Bob Marley is about to challenge Elvis Presley and Michael Jackson for the title of richest dead celebrity. Toronto-based private-equity firm Hilco Consumer Capital has struck a management deal with the Marley estate, which is expected to generate worldwide annual sales in excess of $1 billion by 2012. That seems like a huge number, but by some estimates the Marley name, sound, and image already generate as much as $600 million in pirated merchandise.
“Marley is a strong global brand,” says Mickey Goodman, a professional marketer and professor at New York University’s Stern School of Business. “He enjoys a high level of awareness, and people feel positive about his music.”
Major licensing agreements for the Marley brand are about to be launched in two key areas: consumer electronics — including headphones, docking stations, and speakers — and health care, which will likely feature skin-care products and herbal supplements. Also in the works, according to Hilco, are deals for a Marley-branded calming beverage, a video game similar to Guitar Hero featuring Marley’s songs, and a chain of restaurants celebrating the music superstar.
Could this be commercial overkill for the Rastafarian whose spiritual songs about social injustice, hope, and redemption have become anthems for billions of fans, from Marrakech to Tokyo, and will it alienate them?
. . .
“This is not just about money,” says Jamie Salter, Hilco’s chief executive. “We have to believe in the people and products we partner with.” Salter adds that the Marley estate will have final say on all business ventures, and that charities will figure into the overall mix of Marley branding.
The artist who created such reggae hits as “One Love,” “No Woman, No Cry,” and “I Shot the Sheriff” fathered a total of 13 children, some out of wedlock, and it’s not clear how many are included in the estate. Salter declined to explain how proceeds will be divided between his management company — which also has an equity stake in a number of high-profile brands, including Polaroid, Sharper Image, and fashion label Halston — and the Marleys.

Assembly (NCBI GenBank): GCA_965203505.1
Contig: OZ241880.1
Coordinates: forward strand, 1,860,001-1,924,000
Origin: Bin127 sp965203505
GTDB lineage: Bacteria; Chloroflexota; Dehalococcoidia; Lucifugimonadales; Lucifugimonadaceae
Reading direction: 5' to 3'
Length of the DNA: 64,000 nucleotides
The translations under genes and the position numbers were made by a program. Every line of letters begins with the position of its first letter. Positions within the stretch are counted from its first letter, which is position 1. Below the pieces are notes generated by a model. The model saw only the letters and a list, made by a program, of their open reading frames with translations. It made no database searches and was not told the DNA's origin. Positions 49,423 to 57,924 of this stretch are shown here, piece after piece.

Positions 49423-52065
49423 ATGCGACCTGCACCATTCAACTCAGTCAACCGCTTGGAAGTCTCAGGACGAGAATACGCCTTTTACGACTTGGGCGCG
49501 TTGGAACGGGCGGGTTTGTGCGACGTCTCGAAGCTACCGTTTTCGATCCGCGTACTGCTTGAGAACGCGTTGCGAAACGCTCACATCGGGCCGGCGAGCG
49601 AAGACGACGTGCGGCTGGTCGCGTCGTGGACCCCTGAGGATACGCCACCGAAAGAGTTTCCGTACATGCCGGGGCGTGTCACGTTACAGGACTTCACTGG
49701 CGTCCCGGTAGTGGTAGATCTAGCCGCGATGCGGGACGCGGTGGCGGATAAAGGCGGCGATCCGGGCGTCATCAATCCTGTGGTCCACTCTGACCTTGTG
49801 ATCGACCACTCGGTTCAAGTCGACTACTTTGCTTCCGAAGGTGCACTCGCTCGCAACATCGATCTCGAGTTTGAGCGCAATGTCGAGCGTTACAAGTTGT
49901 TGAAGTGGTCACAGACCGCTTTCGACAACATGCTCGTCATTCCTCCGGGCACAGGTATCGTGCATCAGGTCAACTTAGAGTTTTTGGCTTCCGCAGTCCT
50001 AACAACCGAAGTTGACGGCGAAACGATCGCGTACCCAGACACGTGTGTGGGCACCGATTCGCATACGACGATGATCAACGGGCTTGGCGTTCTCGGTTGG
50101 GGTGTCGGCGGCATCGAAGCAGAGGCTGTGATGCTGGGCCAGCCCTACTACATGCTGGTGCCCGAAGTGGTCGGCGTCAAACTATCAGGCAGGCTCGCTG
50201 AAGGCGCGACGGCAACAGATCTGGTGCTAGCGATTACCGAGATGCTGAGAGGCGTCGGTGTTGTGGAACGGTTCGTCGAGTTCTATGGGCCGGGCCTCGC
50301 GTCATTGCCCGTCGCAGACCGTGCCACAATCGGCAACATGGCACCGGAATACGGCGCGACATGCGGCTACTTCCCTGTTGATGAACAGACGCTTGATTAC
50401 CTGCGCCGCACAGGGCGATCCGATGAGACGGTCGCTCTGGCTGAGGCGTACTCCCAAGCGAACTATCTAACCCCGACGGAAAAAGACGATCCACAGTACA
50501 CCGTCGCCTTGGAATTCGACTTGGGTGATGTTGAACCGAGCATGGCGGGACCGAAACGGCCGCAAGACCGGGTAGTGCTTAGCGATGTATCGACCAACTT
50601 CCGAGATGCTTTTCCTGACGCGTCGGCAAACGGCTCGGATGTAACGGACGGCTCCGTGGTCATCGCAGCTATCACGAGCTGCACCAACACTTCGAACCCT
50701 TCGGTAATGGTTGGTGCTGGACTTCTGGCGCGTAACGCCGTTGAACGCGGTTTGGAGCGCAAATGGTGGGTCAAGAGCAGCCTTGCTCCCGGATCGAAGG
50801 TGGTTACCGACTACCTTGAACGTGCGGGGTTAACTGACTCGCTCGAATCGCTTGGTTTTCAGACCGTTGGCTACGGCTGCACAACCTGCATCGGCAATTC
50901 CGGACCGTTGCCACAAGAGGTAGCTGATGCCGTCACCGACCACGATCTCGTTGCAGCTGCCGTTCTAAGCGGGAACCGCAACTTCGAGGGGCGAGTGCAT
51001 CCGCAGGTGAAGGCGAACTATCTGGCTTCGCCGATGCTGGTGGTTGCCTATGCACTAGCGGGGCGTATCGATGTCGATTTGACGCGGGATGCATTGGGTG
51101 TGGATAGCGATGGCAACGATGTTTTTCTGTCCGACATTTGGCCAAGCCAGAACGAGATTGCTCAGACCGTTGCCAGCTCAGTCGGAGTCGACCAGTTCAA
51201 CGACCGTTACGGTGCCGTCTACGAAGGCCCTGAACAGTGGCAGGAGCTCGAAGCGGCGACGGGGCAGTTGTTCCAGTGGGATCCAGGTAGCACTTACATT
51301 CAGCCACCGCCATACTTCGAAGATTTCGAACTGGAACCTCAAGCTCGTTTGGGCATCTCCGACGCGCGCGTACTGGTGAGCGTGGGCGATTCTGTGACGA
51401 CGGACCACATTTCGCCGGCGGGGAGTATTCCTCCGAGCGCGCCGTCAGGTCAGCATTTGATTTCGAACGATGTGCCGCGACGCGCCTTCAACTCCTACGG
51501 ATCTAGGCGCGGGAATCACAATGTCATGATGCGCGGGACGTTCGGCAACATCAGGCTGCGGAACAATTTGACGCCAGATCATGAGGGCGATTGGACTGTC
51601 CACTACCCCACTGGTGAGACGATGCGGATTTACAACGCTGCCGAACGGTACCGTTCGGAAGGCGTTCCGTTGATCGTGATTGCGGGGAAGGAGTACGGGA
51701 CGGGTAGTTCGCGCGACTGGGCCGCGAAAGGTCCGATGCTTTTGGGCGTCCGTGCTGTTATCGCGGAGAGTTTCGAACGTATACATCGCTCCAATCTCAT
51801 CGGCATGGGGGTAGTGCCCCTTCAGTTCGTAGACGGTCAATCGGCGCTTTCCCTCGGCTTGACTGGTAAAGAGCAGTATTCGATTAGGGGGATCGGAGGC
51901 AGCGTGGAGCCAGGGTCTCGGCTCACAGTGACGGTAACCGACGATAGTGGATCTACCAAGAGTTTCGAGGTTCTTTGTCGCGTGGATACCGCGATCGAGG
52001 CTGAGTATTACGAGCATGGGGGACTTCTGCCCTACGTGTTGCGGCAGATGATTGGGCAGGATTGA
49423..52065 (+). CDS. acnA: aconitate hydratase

However, at a conservative 10%, licensing fees from $1 billion in annual sales should pull in about $100 million for Hilco and the Marleys. That tops the latest figures reported for Presley ($55 million), John Lennon ($15 million), and Jimi Hendrix ($8 million).
But the danger of operating the Marley marketing machine in overdrive is that it could irreparably harm the natural mystic’s image. Some brand experts now view Elvis as more of a caricature than icon as a result of overexposure.
For Sanjay Sood, director of the Entertainment & Media Management Institute at UCLA, there’s one question to ask: If Marley were alive today, would he want his name associated with a particular product? “A lot of artists would say ‘no,'” says Sood. “Otherwise, they would have done it when they were alive.”
Bob Marley cartoon at http://www.toonpool.com/cartoons/Bob%20Marley_19561